BY TINA SFONDELES AND MITCH DUDEK
A mother of two was killed just blocks from her home, her stunned boyfriend standing next to her, when she was hit by a piece of a gargoyle that broke off the tower of a historic church in the South Loopon Thursday.
The decorative stone piece fell from the Second Presbyterian Church in the 1900 block of South Michigan just afternoon, hitting Sarah Bean, 34.
Bean, of the 2000 block of South State, was waiting to cross the street with her boyfriend, Lance Johnson, when it happened. They were heading out to lunch, her family said.
“She was walking with Lance, and they said something fell. It’s horrible,” said Bean’s sister-in-law Candice Willis. “It really just came out of nowhere.”
Crystal Harris was the first to call 911. She was sitting in a CTA bus that had stopped for a few moments across the street just after the piece of stone fell.
“He was screaming and rolling around on the floor and just hysterical,” said Harris, 31, referring to Bean’s boyfriend.
“He was trying to get cars to stop to help, but they kept going. They must have thought he was a crazy person. He stepped into traffic and one of the cars honked at him, and he threw his umbrella into the air.”
“She wasjust lying there with her head split open,” she added, referring to Bean.
Authorities said she died at Northwestern Memorial Hospital.Michael Willis, Bean’s brother, rushed to the hospital, where he was able to see her before she died.
Then he went to see the church.
“All I saw was fragments of what had hit her. It just went loose. You could see what fell,” Michael Willis said.
Candice Willis said her sister-in-law was very passionate about her family and her boyfriend.
“Her family, that was her life,” she said. There was “nobody in the family that she ever got into it with.”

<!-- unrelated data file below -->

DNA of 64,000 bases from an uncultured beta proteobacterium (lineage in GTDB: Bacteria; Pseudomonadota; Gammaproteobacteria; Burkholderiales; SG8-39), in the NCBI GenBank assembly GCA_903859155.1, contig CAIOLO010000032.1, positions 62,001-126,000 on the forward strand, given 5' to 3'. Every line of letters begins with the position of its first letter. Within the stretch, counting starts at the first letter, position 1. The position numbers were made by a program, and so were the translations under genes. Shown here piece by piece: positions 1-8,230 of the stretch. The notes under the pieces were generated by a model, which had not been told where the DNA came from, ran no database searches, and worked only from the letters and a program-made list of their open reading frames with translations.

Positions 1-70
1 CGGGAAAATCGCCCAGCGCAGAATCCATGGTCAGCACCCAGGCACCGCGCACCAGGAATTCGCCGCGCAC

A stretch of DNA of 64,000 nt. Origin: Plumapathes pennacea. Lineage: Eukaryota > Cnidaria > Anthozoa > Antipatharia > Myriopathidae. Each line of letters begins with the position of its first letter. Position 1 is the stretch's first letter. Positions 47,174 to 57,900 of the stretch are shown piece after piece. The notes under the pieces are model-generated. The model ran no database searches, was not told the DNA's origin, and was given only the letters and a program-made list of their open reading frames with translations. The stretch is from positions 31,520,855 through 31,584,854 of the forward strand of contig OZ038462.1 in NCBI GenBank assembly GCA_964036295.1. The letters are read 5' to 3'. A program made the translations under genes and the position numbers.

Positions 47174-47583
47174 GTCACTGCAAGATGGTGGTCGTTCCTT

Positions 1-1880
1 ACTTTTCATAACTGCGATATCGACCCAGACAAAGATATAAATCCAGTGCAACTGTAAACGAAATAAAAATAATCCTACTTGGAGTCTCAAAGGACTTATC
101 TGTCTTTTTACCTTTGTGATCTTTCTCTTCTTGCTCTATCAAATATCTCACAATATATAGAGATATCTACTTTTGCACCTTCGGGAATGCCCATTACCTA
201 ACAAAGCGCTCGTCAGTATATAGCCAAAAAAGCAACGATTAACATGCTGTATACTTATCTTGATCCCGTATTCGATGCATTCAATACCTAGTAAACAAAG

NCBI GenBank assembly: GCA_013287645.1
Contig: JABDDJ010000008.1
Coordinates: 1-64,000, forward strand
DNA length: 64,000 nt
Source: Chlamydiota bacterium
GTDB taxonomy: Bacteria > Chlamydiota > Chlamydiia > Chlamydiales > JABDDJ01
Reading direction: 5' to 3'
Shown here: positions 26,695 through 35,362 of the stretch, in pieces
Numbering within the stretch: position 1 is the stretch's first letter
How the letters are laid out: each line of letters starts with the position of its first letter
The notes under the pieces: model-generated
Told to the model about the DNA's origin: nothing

Sarah Bean, 34, with her son Sean, 14. “Her family, that was her life,” said Candice Willis, Bean’s sister-in-law. | Family photo
Bean leaves behind two children with her boyfriend, sons ages 9 and 14. Her brother said she was a positive influence on her sons, and his family, as well.And after years and years together, Bean and her boyfriend had plans to marry, Candice Willis said.
“She was just a great human being. She loved life. She was outgoing. She was very supportive of all of the people in her life,” Michael Willis said.
Bean had worked atLurieChildren’s Hospital for seven years, hospital spokeswoman JuliePeschsaid. She was scheduled to work her regular night shiftThursdayat the hospital, where she provided technical support to nurses in the intensive care unit, Peschsaid.
“She was a beloved staff member and people are really upset here at the hospital,”Peschsaid. “Our chaplains are working with the staff.”
“We’re going to miss her. She was just so young. It’s shocking. She had so much more to do in her life,” her sister-in-law said.
The city’s Department of Buildings is inspecting the church, which had a history of failed inspections.
City officials said a piece of the decorative metal plate at the top of this picture broke off, striking the gargoyle below. Part of the gargoyle broke off, striking and killing Sarah Bean of Chicago. | Michael Schmidt/Sun-Times
The department said a corner of one of the metal decorative pieces on the exterior of the building gave way. When it fell, it struck a gargoyle on the corner of the steeple, causing part of the gargoyle to fall and hit the woman.
The church most recently passed inspections in February 2012 and March 2013. And it had not yet been inspected this year.
The church failed annual inspections twice in 2011; and in 2010, 2009 and 2007,according to records from the buildings department.
One of the citations from the last failed inspection included “failing to maintain exterior walls of a building or structure free from holes, breaks, loose or rotting boards or timbers and any other conditions which might admit rain or dampness to the walls.”
The church was designated a National Historic Landmark in 2013 “in recognition of its Arts and Crafts interior,” according to the church’s website.
Construction on the church began in 1872 and the bell tower, containing a 4,101-pound bell, was added in 1884.
For many Chicagoans,Thursday’stragedy likely brought to mind the 1999 incident in which a piece of glass from a window that cracked on the 29th floor ofCNATower, 333 S. Wabash, fell on Ana Flores, killing her. Flores, 38, was holding her 3-year-old daughter’s hand as they walked on the sidewalk. The girl was not hurt.
CNA, an insurance company, settled a lawsuit brought by the Flores family for $18 million.
Over the years, a series of consultants found that the building’s glass was unable to withstand what’s known as “thermal stress,” which occurs when a warm area of glass expands against a cooler area, creating pressure that can cause it to crack.